Week 7 tea   power point
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Week 7 - Tea

Week 7 - Tea

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Week 7 tea   power point Week 7 tea power point Presentation Transcript

  • Tea
  • The Plant The tea plant (Thea sinensis) is an evergreen plant of the Camellia genus and is also known as Camellia sinensis. That is sub-divided into two main subspecies known as Camellia sinensis sinensis, the variety that was originally found growing in China and Camellia sinensis assamica, the plant that grows as a native of India’s north-eastern province of Assam.
  • The Chinese bush generally grows to a maximum height of 15 ft. and has several closely clumped stems, but ancient tea trees exist in China that reach height of over 100 ft. The leaves grow to roughly 2 in. in length and the bushes can produce for up to 100 years. The Camellia sinensis sinensis does not mind cold climates and grows well in China, Tibet, Japan and other high tea- growing regions of the world such as Taiwan and the upper slopes of the Darjeeling plantations in India.
  • The Camellia sinensis assamica is a tree rather than a bush, growing to 45-60 ft. The leaves can grow to 14 in. in length if left to grow freely. The Assam variety loves hot and humid conditions and goes on producing for approximately 40 years. There are 5 main types of Camellia sinensis assamica: Burma, Manipuri, Lushai, a tender-leafed variety, and a dark-leafed variety. All give a darker, fuller-flavored tea than the Chinese bushes.
  • Tea Types and Manufacture Across the globe their are more than 10,000 different teas made from the varietals of Camellia sinensis. Like wine, the character, color, and flavor of tea is determined by its terroir. Teas are classified by the process used to make them and, although the names of the different categories (white, yellow, green, oolong, black, puerh and compressed) often tell us about the color and appearance of the dry leaf, it is the manufacturing method that decides the category.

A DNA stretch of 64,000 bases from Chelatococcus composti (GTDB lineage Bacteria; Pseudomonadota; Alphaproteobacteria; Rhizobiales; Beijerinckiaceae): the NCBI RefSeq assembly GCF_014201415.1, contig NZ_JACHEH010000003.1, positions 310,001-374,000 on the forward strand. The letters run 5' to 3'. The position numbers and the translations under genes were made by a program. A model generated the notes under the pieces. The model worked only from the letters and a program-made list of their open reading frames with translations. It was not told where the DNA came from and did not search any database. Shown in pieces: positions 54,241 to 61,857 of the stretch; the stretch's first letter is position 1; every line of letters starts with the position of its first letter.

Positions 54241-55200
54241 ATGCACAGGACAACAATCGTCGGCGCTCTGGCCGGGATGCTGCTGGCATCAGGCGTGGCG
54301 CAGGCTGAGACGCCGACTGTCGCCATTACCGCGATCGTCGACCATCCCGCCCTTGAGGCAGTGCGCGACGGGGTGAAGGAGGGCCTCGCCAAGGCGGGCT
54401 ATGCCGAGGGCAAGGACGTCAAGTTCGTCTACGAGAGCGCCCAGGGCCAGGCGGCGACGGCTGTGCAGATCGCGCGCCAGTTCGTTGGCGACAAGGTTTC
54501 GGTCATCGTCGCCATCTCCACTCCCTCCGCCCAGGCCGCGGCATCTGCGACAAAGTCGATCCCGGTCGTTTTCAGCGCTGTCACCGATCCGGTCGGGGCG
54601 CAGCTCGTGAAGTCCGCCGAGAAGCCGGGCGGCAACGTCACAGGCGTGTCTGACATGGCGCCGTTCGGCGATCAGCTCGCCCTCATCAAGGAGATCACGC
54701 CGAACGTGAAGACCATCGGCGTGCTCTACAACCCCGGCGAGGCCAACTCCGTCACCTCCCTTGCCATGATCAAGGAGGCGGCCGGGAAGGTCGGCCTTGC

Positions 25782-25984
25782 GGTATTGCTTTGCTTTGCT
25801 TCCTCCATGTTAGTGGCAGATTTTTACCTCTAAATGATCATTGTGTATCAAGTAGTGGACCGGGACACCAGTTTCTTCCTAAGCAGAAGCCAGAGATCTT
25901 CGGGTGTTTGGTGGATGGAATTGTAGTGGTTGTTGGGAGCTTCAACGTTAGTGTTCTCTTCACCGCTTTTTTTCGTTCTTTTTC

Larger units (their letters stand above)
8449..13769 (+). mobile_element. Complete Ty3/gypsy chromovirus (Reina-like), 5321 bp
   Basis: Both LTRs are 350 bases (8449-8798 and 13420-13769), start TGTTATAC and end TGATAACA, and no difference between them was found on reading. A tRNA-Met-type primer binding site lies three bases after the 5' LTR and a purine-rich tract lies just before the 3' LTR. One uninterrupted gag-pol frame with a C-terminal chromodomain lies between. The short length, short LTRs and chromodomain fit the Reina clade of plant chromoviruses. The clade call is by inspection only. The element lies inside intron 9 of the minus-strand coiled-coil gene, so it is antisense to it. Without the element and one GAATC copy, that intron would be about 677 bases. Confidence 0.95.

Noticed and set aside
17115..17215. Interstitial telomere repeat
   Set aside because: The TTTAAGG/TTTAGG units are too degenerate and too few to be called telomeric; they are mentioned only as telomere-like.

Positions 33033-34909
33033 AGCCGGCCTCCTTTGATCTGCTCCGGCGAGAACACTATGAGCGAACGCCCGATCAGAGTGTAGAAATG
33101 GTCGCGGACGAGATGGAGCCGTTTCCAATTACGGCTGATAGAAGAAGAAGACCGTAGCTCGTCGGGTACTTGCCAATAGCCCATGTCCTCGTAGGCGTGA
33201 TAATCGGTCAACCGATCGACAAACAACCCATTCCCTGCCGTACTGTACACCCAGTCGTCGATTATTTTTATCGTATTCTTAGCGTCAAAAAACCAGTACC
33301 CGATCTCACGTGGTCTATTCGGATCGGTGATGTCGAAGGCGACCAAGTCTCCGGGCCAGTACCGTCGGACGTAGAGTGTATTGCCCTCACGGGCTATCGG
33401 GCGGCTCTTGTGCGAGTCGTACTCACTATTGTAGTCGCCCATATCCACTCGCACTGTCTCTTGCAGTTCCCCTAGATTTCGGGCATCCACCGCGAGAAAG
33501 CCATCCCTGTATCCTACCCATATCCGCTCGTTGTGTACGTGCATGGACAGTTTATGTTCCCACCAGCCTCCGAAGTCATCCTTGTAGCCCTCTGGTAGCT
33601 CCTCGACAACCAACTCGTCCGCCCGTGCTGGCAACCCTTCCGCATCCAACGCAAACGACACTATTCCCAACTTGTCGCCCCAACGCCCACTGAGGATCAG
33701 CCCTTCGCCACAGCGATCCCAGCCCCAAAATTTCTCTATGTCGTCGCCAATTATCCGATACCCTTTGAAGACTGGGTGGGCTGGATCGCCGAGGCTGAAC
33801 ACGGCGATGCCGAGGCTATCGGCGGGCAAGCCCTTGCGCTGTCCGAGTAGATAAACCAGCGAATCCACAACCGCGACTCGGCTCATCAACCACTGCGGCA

• White Tea White teas are made from new leaf buds (gathered before it starts to unfurl) and young open leaves. Once the buds and baby leaves are gathered they are dried in the sun or in a warm drying room. When brewed they give a very pale, champagne colored liquor that has a very light, soft, sweet, velvety flavor. The antioxidant levels are said to be higher than in other types of tea.
  • Yellow Tea Yellow teas are among China’s rarest. The leaves are gently heated and allowed to mellow by a process of non-enzymatic fermentation. Traditionally this is achieved by wrapping warm leaf in “cow skin paper”, an old type of paper that has a yellow appearance and allowed to dry naturally inside the paper for a few hours. This is repeated until the desired look, feel, and aroma occurs. Slightly more yellow-green than green teas with a delicate, honey-like sweetness and a fresh aftertaste.
  • Green Tea Green teas are generally described as “unoxidized” teas and no chemical change occurs during their manufacture. Methods differ by region but the basic method involves a short period of withering to allow some of the water content to evaporate, then steaming or pan-firing, to de-enzyme the leaf. Next comes a series of rolling and firings to shape and dry the leaf. Artisanal shapes include: Gunpowder (tiny pellets), Chun Mee (curved eyebrow), Biluochun (tightly wound spirals)
  • Oolong Tea Oolong teas are known as partially or semi-oxidized and sometimes referred to as “blue” or “blue-green” teas. Two very different methods of production are used to manufacture two different styles of oolong - dark, open- leafed oolongs and greener, balled oolongs. Dark oolongs are oxidized to about 70% before pan-fired to stop oxidation while greener “balled” oolongs reach 30% oxidation before pan fired to stop the oxidation.
  • Black Tea In China, these are defined as “red teas” because of the coppery-red color of the liquor that they yield. When the Chinese talk about “black tea”, they mean “puerh tea”. Manufacture varies widely from region to region but the process always involves four basic stages: withering, rolling, oxidation, and firing. The two major processing methods are “orthodox” and “CTC”(cut, tear, curl). The orthodox method tends to treat the leaf with more respect than the modern CTC method.
  • Puerh Tea Puerh tea was exclusive to China for centuries. Said to be excellent for digestion, to ease stomach pains, and help reduce cholesterol in the blood. Puerh tea has an earthy, mature character. Puerh teas are classified into two types - raw puerh, and cooked puerh. Raw puerh is the traditional method and are aged from 1 yr. to 50 yrs. Cooked puerh was developed in the 1970’s and uses bacteria to replicate raw puerh.
  • Caffeine in Tea The levels of caffeine vary in different teas. This is thought to depend on the varietal of the bush, the age of the leaf when it is picked, its location on the stem, the length of oxidation time, the size of the leaves brewed, and the length of the brewing time. Three methods are used to remove the caffeine for decaffeinated tea: carbon dioxide, methylene chloride, and ethyl acetate.
  • Storing Tea The enemies of tea are humidity, air, and light. Store in an airtight container away from light.
  • Brewing Tea The method of brewing tea differs according to the individual tea and to the traditional tea culture of the country in question. Not all teas should be brewed with boiling water. Black tea and Puerh teas like boiling water while white, green, and oolongs like 122-190 degree water depending on the individual teas.